December 10, 2021


Initial Target
Storm Intercepts
Effingham, IL
Springfield, IL 6:15 PM 12/10/2021
Springfield, IL 10:24 PM 12/10/2021
0 mph


Nocturnal prefrontal cold front chase in central Illinois. Attempted intercept of tornado warned cell approaching Virginia, IL but aborted due to data loss and no visual. Failed to get ahead of line on I-72 between Springfield and Decatur, ending chase.

Crew and Equipment

Solo chase. Equipment: Samsung Galaxy S9.




This was an extreme shear, low CAPE setup, typical of these cool season outbreak scenarios. Initiation was expected well after dark with the event possibly peaking by 11pm to midnight. A low was ejecting through the Midwest dragging up an airmass with 60s temps/dews and a 100 knot midlevel jet. Convection Allowing Models had a line of storms moving out well ahead of the main cold front into the open warm sector. With the strong advection and extreme shear profiles, a potential tornado outbreak was possible, but storm mode and instability were potential limiting factors. Best shear/instability combos were down in the Mississippi River valley from far eastern MO/AR into KY/TN. CAMs consistently showed supercells into central Illinois too, however. I didn't want to pull strings to get out of the house for a weekday chase with a target hours away, after dark, for a point intercept. So I instead decided to play this one closer to home after work hours. My plan was to snag something discrete between Effingham, Champaign, or Peoria to Lincoln using the interstates to stay downstream of fast moving cells.

Foggy Morning
6 miles WSW of Springfield, IL
7:23 AM
The day started with a blanket of thick fog. Lots of moisture flowing into the region with this strong storm system.

Ready to Chase
6 miles WSW of Springfield, IL
5:17 PM
I had no expectations for this chase. Given issues with storm mode and the possibility of little lightning due to low instability, it was entirely possible I wouldn't be able to see anything at all, even if there were tornadoes, and that seemed like a big if. The potential was there given the extreme parameters, and I was excited to get out for a December chase opportunity. I prepped the car, but held at home until I had a clear target to go after.

No Situational Awareness
6 miles WSW of Salisbury, IL
8:01 PM
A line erupted in Missouri and was entirely tornado warned before it entered Illinois. The lead cell was holding its own tracking through Griggsville, IL toward Virginia, IL north of Jacksonville. I decided to spring for this one. There's no Verizon data west of Jacksonville, IL. With the fast moving storms shrouded in darkness, intercepting anything west of Jacksonville I ruled totally out of the question. I'd have to wait until I had good data and a fast, clean escape route. I turned north before I got to Jacksonville, and then northwest to Virginia, pushing into the center of a tornado warning polygon with the storm minutes away. Then I hit the data hole. It was inky black outside with light rain. Sporadic cloud to cloud flashes of lightning illuminated nothing. For safety's sake I had to immediately abort and drive back the way I had come. I had zero situational awareness with no visual and no data. I was hoping I'd get my data back in a couple mintues, but I wound up having to drive all way back to Pleasant Plains before my phone picked up a 4G tower again. By then the storm was off to my north, buried in a blob of heavy rain. A TORR warning meant a tornado had been reported with the storm, and it had tracked right over Virginia. Had I not turned around, I could have been in serious trouble. There was zero play on the storm now though. The rain would preclude any chance of a visual spot, and the roads and terrain get dicey near Petersburg.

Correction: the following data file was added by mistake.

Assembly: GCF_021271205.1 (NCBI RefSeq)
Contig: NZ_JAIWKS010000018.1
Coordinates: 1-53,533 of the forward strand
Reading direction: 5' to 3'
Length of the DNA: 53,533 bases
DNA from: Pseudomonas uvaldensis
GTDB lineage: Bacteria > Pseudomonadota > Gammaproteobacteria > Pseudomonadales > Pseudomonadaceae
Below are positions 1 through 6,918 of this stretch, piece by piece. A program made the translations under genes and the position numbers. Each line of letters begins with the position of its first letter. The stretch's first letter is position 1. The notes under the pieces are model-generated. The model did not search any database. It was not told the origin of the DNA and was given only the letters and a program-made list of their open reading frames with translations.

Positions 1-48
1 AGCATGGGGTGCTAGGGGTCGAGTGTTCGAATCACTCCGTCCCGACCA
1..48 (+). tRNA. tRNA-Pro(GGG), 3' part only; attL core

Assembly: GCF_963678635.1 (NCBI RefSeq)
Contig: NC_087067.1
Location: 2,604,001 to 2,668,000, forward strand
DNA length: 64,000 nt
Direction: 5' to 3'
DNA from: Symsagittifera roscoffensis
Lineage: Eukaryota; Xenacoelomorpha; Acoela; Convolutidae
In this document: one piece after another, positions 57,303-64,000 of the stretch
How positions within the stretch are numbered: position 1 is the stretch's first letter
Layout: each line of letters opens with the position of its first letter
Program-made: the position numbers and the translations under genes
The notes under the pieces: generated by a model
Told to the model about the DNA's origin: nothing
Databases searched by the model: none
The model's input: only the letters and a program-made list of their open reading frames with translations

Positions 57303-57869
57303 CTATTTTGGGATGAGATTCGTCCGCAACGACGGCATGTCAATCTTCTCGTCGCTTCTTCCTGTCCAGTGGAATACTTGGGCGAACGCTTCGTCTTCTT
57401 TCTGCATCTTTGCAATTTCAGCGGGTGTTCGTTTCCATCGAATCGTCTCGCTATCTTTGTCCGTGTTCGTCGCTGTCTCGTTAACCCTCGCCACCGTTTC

I decided to drop south to toward New Berlin and then run east on 72 to get ahead of the line, hopefully making an eventual play on a tornado warned Tail End Charlie out by Effingham. I started to hit the heavier side of the line as I rounded the east side of Springfield. Cars were pulling off the road on both sides of the highway and there was leaf litter strewn about. I pushed as fast as I thought reasonable, but the car started to hydroplane. I had to back off, and after a few more miles I realized that I would never be able to get ahead of the line, which was moving east between 45 to 60 mph. I was making no headway. I called the chase half way to Decatur and made for home. I saw the Tornado Emergency on my screen for the Quad-State Tornado that was underway moving across AR, MO, TN, and KY, but I wasn't interested in following the carnage or what other chasers were capturing.


This was was an incredibly frustrating end to one of my worst chase years. Losing all situational awareness mere miles from a tornado intercept, followed by hydroplaning on the highway during a second intercept attempt, and the chase was as dangerous as it was aggravating. The initially reported "Quad-State Tornado" wound up being two EF4s, which inflicted dozens of fatalities, yet the record path length of the the infamous Tri-State Tornado of 1925 remained intact. A discrete storm with prolific lightning, it was actually quite possible to get dramatic shots of it and relatively safely when it was over the MIssouri Bootheel floodplain. Several chasers managed to pull off capturing the harrowing beast. I never want to see catastrophe, but it was still deeply discouraging going out on a chase, returning with nothing, and missing out on a historic event.

Lessons Learned

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